Food trucks may begin appearing soon in Sandy Springs parking lots, as the City Council on Oct. 17 legalized the mobile vendors to operate outside of special events.

While food trucks can still appear at festivals under the special events permits, the new system also allows a truck to operate at up to five private properties. There are two big exceptions on locations: The trucks can’t be within 100 feet of single- or two-family homes, and they can’t operate outside a brick-and-mortar restaurant owned by someone else.

Visitors enjoy the offerings of food trucks at a 2013 Art Sandy Springs event at Kudzu and Company on Roswell Road. Now the city is allowing food trucks to operate not only at such special events, but regularly on private property around town. (File Photo by Phil Mosier)

At a previous council discussion in September, Assistant City Manager Jim Tolbert said the new permit attempts to balance public demand for food trucks with concerns from restaurant owners.

He said the city talked about allowing food trucks a couple of years ago, but got resistance from restauranteurs. On the other hand, he said, the city recently shut down an unpermitted food truck, “and we got a lot of grief out of it.”

The new permits, which will be good for one year, allow trucks that sell food and non-alcoholic beverages. Truck owners will be allowed to set up one table, up to 10-by-10 feet in size. Other required paperwork will include written permission from the property owners and a drawing of where exactly the truck will park to ensure it does not block traffic or emergency vehicles.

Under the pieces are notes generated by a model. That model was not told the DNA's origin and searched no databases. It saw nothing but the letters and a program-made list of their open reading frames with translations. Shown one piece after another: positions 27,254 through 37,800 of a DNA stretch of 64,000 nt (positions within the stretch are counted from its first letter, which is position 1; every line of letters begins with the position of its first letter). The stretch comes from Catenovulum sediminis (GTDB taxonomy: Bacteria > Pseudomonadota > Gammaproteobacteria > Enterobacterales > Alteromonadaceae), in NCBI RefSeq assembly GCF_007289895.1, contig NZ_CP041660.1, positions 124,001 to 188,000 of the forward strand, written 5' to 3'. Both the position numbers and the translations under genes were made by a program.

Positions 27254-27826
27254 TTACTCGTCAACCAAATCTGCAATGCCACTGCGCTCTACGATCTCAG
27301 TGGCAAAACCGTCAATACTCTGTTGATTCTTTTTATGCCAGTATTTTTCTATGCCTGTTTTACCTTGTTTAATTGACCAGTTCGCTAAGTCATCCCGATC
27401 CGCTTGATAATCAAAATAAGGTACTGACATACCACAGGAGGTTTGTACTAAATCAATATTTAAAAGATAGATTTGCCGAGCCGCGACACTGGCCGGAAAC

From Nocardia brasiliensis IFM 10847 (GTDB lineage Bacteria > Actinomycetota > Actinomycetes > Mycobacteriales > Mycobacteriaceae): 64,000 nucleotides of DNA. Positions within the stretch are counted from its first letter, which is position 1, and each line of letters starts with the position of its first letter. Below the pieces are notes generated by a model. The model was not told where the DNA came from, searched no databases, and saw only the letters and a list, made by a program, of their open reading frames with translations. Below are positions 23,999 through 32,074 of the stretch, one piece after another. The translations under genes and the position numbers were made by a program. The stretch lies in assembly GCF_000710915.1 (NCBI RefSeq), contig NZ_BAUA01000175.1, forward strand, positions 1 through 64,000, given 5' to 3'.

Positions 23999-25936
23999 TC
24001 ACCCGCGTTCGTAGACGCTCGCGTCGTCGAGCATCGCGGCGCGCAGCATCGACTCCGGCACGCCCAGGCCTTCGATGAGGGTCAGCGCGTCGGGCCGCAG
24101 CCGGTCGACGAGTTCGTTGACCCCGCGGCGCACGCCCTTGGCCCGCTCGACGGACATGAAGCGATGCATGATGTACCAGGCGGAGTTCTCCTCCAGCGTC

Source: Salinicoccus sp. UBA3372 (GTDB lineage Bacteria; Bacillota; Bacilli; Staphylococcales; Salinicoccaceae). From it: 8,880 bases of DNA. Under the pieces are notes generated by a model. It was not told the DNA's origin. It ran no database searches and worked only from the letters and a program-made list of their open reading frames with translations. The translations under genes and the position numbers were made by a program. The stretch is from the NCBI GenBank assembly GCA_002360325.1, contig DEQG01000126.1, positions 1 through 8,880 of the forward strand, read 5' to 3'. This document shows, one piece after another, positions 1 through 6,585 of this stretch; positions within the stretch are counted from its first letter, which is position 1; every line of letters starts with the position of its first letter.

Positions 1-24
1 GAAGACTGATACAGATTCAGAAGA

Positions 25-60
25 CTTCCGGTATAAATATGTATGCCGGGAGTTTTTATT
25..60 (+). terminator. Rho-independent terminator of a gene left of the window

The trucks also will need the standard business license and permits from the fire and health departments.

Tolbert said the new permit policy was reviewed by the Food Truck Association of Georgia, the Sandy Springs Perimeter Chamber of Commerce and the Sandy Springs Restaurant Council.

At last month’s discussion, City Councilmember John Paulson asked whether there would be a limit on the total number of food truck permits issued, suggesting it could “get out of hand” with trucks everywhere. Councilmember Gabriel Sterling said the market likely would self-regulate to a reasonable number of trucks, and Tolbert said there is no plan for limiting the permits.

Councilmembers also wondered about possible unintended consequences. Councilmember Andy Bauman said he once held a bar mitzvah at his home and had a food catering truck in the driveway. City Attorney Dan Lee said that the permit requirement would apply only to trucks whose business is “open to the general public.”

At the September discussion, Sterling wondered whether the permits would affect ice cream trucks – and, when Tolbert said no, whether their unusual business model could become a loophole big enough to drive a food truck through.

“If food trucks move around and play a song, they’d be OK?” Sterling asked, while Mayor Rusty Paul joked about “hauling those darn ice cream trucks in.”

The final version of the food truck ordinance specifically exempts ice cream trucks of the sort that drive through neighborhoods on public streets. However, it specifies that such trucks can only stop for 15 minutes at a time and operate on streets where the speed limit is 30 mph or less.

Likewise, food trucks, under the new permits, are not allowed to play “any music, sound effect or noise that is audible outside of the vehicle.”